Thank you, Rosapurple. I hadn't thought that reading the books might be more of a hindrance than a help, you're right that it's difficult to keep everything in mind.
 

DepictDave

Active member
I didn't read tons of books because I found it difficult to keep it all in my head and implement all that advice, it was making me stressed and anxious. I just followed my intuition.

I really relate to this. I struggle to let things sink in when I'm reading lots so I like to mostly learn by doing, and occasionally in a combination of reading and listening.
 

Dimecore

New member
I personally struggle to do what my wife calls "picking your battles". I've got 2 toddlers and my autistic brain struggles to let go of the right or wrong way to do things when they're playing up. I need to learn how to balance whether it's worth arguing my point or whether it'd be better just to give them what they want to give myself an easier life. I struggle to come up with specific examples but hopefully you get the idea. It maybe doesn't help that we think my son could potentially be autistic.

Have we got any autistic parents here? What do you think is the hardest part of being a parent and also autistic?
The hardest part for me is that I'm always worried about what to do, my head just goes blank when it comes to planning activities or what to play with or where to go and it is really stressful and frustrating because I know I should be doing somthing but have no idea what, like a friend suggested a day at the zoo a while back but I dont think I could do that on my own I get stressed about driving especially to strange places and I get stressed when surrounded by strangers and I really want to do better for my daughter but I just cant help it. I was stressed recently and needed a short break so I told my ex about it in Hope's of a short term solution, now shes stopped contact and says I'm unstable and it's no good for our daughter even though she acknowledges we have such a great bond. Now shes telling me I need to go to court if I want access but I have no idea how or where to start and I feel it's all my fault for letting slip that I was struggling... more fool me, lesson learned 😞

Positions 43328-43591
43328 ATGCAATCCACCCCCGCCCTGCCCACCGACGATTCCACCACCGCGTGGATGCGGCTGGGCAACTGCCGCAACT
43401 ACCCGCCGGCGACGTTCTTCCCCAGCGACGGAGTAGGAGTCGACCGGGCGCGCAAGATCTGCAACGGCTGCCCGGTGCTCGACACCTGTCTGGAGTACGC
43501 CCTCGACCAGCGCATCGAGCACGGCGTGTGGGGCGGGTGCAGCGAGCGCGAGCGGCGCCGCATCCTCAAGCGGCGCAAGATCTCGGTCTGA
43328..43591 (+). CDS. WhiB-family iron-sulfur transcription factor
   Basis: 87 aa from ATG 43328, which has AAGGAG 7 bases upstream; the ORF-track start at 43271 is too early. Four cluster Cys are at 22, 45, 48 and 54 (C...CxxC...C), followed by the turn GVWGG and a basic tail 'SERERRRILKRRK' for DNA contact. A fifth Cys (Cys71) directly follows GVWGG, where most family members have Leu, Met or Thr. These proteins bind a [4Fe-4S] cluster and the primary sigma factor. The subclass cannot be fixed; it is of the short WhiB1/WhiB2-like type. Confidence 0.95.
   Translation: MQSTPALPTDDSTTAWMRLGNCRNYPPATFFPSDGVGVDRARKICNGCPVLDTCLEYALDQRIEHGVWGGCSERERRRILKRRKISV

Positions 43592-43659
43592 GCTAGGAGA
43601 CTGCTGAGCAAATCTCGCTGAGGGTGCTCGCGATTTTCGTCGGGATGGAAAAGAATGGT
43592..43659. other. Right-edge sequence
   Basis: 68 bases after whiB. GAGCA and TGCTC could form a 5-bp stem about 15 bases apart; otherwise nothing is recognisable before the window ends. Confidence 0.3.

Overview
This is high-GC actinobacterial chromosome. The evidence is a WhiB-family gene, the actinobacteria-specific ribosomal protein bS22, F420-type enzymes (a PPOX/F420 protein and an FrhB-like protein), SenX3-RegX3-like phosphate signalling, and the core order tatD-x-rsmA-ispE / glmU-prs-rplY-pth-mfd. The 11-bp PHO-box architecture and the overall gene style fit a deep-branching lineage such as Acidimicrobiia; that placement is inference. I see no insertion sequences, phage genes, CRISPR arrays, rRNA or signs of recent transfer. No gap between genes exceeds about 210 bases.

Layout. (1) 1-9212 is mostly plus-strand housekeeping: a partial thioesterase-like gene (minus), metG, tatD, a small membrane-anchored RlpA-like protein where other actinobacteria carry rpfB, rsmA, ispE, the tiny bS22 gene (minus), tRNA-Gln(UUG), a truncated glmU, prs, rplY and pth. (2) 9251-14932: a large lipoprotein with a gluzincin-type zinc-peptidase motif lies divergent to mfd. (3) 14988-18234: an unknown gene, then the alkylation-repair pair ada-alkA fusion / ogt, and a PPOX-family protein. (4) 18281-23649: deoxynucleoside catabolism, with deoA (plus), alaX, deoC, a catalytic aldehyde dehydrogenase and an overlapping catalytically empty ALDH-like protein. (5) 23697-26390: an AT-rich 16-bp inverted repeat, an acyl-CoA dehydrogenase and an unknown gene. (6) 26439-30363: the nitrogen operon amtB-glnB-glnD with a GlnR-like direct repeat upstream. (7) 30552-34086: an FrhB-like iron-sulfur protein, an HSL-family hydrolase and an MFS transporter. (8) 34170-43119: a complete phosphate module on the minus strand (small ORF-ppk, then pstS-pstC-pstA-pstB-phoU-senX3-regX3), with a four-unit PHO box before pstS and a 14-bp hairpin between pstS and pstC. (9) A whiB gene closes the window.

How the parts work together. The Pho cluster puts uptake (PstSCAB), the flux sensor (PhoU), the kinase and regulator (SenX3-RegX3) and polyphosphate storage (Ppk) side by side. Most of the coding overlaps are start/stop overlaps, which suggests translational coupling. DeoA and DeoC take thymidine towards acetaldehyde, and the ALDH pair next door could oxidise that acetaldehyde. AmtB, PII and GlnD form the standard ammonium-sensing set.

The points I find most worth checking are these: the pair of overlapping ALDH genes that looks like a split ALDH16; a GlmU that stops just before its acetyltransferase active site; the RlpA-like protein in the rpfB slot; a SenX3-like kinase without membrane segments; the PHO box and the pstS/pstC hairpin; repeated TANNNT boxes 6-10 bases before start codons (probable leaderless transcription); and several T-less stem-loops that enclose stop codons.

HayleyB

New member
The hardest part for me is that I'm always worried about what to do, my head just goes blank when it comes to planning activities or what to play with or where to go and it is really stressful and frustrating because I know I should be doing somthing but have no idea what, like a friend suggested a day at the zoo a while back but I dont think I could do that on my own I get stressed about driving especially to strange places and I get stressed when surrounded by strangers and I really want to do better for my daughter but I just cant help it. I was stressed recently and needed a short break so I told my ex about it in Hope's of a short term solution, now shes stopped contact and says I'm unstable and it's no good for our daughter even though she acknowledges we have such a great bond. Now shes telling me I need to go to court if I want access but I have no idea how or where to start and I feel it's all my fault for letting slip that I was struggling... more fool me, lesson learned 😞
Hi, I wanted to add some balance here: if my husband had ever admitted he was struggling in this way we may not be at the point of separating as we are now. It was a brave and honest thing to do, and I'd hate for you to think all people will react badly. Best wishes for your way forward
 

AsdMum

New member
hi I think for myself it’s my children seeing my burn outs it makes me sad they have to witness me crash but on other hand I know it makes them understand burnout isn’t anything to be embarrassed about. I’ve also found I tend to clash a lot with schools as my flexibility off thought can cause issues 🙈
 

Margot

Administrator
I think the hardest part is having to fight for SEN provisions continuously and 'clash' with school about it. The hardest thing for me was to see my daughter crying herself to bed every night, to hear my daughter say "Mum, you said that the doctor [the Educational Psychologist] will help me, it's been a long time and nothing changed..." That really broke my heart.